Narrative adventures can sometimes get too wrapped up in themselves, with stories losing their threads and exploration feeling far too arbitrary for what the game’s trying to do, sacrificing what was originally a good idea to the shackles of limitation – ambition beyond the boundaries of capability. Kona almost wanders into this territory, with the ending feeling somewhat convoluted and ultimately disappointing; however, it manages to provide an interesting journey and some smart mechanics, despite a few pitfalls along the way.
In Northern Canada, 1970, you play as Private Detective Carl Faubert, originally hired to investigate a string of reported vandalism cases on rich industrialist W. Hamilton’s property. After a crippling blizzard ascends on the small rural town of Atamipek Lake, you’re left uncovering the eerie secrets of an abandoned community, along with trying to survive in the biting cold. The story is pretty interesting, but it sometimes trips over itself and even with your trusty journal, it’s never completely clear what’s happening until a recap of sorts towards the end.
The survival elements of Kona give your investigation a sense of dread, and whilst it isn’t a horror game, there are many unnerving factors to the story which you uncover through journal entries, or the memories that play out through silhouetted characters. Surviving Kona isn’t particularly troubling (until the last 30 minutes at least), but you’ll have to play carefully. Sustaining your health, heat, and stress levels are vital, and you can do this by lighting fires in various cabins, using medi kits, or taking painkillers to keep you calm. Lighting fires also saves the game, and this is pretty regular.
You have a relatively large inventory, so keeping a supply of logs, matches, and other items to aid survival isn’t too much of a struggle. Check every cupboard and drawer, every car boot and fridge – check everywhere. You’ll also gain access to a few different weapons, and these will be needed in case you ever encounter one of the wolves lurking about the woods. One of Kona’s worst problems is the aiming; I prayed I never encountered another wolf after the first time, down to the fact that using a gun is so painfully difficult thanks to no stability in its aiming.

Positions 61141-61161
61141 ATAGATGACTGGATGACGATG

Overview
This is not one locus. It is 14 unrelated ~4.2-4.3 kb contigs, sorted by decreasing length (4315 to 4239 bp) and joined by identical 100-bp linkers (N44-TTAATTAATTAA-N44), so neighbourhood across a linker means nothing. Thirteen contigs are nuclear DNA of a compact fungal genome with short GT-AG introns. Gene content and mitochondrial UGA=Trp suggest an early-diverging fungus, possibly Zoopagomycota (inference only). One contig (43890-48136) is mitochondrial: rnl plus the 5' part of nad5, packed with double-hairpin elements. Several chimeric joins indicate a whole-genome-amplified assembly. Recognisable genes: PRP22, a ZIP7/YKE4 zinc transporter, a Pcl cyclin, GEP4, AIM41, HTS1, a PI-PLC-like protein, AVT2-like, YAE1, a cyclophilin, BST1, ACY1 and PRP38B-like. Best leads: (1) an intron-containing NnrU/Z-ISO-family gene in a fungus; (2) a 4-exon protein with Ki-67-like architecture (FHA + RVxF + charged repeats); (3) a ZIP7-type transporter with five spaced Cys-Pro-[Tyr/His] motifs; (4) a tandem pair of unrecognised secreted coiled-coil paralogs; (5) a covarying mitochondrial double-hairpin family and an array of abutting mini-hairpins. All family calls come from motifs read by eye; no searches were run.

Whilst Atamipek Lake isn’t a huge open world, there’re plenty of buildings and caves to explore, and making sure you leave no stone unturned is the difference between solving the mysteries of the town and getting nowhere. I can’t stress this enough: read everything, look at every picture, and go over every little detail with a fine tooth comb because being the role of detective is as literal as it gets. If you don’t make sure you do, there comes a point where you can’t progress, and you’ll have to go back. Whilst not massively difficult, there’s a definite lack of coherency between your discoveries and how they are portrayed in the journal. Certain clues aren’t always easy to find, and puzzles may be seldom found, and can be ambiguous and tough to solve.
There are a couple of problems that really affect the flow of the game. At certain points in the map, the game has to load, which is fairly normal in videogames, but the way it does so is disjointing and frustrating. The game freezes and shows a loading circle in the centre of the screen (like when a video buffers), and you’ll more than likely feel the same kind of rage that buffering imbues. Another issue is the running, and although you get to drive around in your Chevrolet for most of the game, getting away from wolves is difficult, unreliable, and weirdly unresponsive.
Kona does a fantastic job of including your red Chevy as a third arm. Your car acts as a storage unit, safe haven, and mode of transport, and getting through Kona without it is damn near impossible. You do gain access to another mode of transport (which is faster), but you can’t look at your map whilst driving; this may seem like a small gripe, but when you’re travelling through the blizzard with limited visibility, checking your map can really help.
Whilst there may be a few problems in Kona, I still enjoyed it. The survival aspect isn’t massively challenging, but it forces you to think carefully, and the investigative side of gameplay will get your brain working harder than other first-person narratives; it’s not Nathan Carter levels of difficulty, but it’s not easy by any means. It’s the setting that really shines, and the great narration throughout your journey by a husky-voiced male makes it feel authentic, kind of like a grizzled war veteran regaling you with tales from his past.
Survival elements add more to gameplay
Challenging, but rewarding
Narration is strong
Difficult at times
Running is a pain
Loading is jarring